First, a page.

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Views from Alaska’s first university

optical phenomena in Alaska
Alaska University Hills as seen from the UAF campus
View from the eastern part of the UAF campus to the northeast onto the University Hills

This year the University of Alaska Fairbanks (UAF) celebrates 100 years. It is a land, sea and space grant university with several rural campi in various little towns in Alaska. The main campus is in College, a city that is adjacent to Fairbanks. In some places, you just have to cross University Avenue and you are in Fairbanks. College also covers a large stretch of College Road.

Focus Alaska Geophysical Institute
Geophysical Institute (middle) and Akasofu Building (left) as seen from south south west in March 2017. The blue satellite dish is visible from various points in the Fairbanks area

The UAF campus is on top of a ridge. This ridge is higher to the West than the East, for which it is common to speak of the West Ridge and Lower Campus. On the West Ridge, there are the Geophysical Sciences, Biology and Wildlife, the school of Fish and Ocean Sciences as well as Arctic Health. The eastern part of the campus houses the Fine Arts, Languages, and all kind of Engineering disciplines. In the middle of campus, there are dorms, the Museum of the North, Geology, Chemistry and Physics as well as a beautiful park.

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View from the West Ridge to the South onto the Tanana Flats on a cloudy day with medium visibility. In the middle ground are the fields of the experimental farm

The agricultural experimental farm is at the foot of the ridge in the Tanana Flats. Here also many reindeer/caribou are grazing. They have calves at this time a year. Calves are black at birth to stay warm. The low albedo of their fur heats stronger in the sun than the light fur of the adults. The mom has started shedding already. Note that both male and female caribou have antlers. The farm also has one reindeer that walks on a leach like a dog. It is actually a student job to walk the animal in winter. In summer, it is shows to visitors. To the North of West Ridge is the musk ox farm, another tourist attraction in summer with guided tours.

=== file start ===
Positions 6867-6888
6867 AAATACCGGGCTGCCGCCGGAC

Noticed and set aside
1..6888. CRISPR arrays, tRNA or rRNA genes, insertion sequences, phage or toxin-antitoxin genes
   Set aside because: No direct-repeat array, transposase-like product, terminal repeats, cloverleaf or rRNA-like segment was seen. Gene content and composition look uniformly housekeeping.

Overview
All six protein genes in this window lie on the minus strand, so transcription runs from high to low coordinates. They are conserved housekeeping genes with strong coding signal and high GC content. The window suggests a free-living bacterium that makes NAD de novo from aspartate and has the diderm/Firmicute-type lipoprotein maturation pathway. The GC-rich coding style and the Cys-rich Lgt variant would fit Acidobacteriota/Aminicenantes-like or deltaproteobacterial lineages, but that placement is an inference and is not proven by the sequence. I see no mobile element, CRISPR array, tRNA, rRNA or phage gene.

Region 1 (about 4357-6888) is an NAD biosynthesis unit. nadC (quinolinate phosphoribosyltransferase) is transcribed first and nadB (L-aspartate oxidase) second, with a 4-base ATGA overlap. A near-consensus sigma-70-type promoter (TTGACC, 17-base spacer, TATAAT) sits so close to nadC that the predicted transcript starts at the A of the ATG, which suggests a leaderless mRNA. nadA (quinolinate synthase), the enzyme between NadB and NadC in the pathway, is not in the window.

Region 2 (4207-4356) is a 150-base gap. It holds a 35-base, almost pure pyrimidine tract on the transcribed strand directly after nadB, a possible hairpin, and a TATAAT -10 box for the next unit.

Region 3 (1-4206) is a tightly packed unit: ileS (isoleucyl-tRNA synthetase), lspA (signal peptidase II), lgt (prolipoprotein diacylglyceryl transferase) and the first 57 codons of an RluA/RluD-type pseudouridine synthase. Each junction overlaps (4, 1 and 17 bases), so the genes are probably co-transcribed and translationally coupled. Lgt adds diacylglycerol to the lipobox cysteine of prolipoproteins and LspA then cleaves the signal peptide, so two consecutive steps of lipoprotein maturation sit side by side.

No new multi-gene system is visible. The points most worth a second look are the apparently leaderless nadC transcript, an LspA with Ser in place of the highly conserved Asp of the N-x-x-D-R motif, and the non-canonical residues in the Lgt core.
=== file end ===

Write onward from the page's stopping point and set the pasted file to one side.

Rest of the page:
caribous
Caribous at the University of Alaska Fairbanks Experimental Farm

On the West Ridge, a rocket is displayed. It refers to the World’s only university owned rocket range – the Poker Flat Research Range. This rocket range was built beneath the auroral oval for optimal conditions for aurora research. The range is 30.2 miles away from the main campus. Note that you can also tour the rocket range in summer. Check the Geophysical Institute webpage for times and appointments. When the roads are cleared it is just a 44 minutes drive to the range via AK-2 W and AK-6 N. When the road turns to be a dirt road you are a couple of miles to far.

fashionover50 mature woman posing in front of a rocket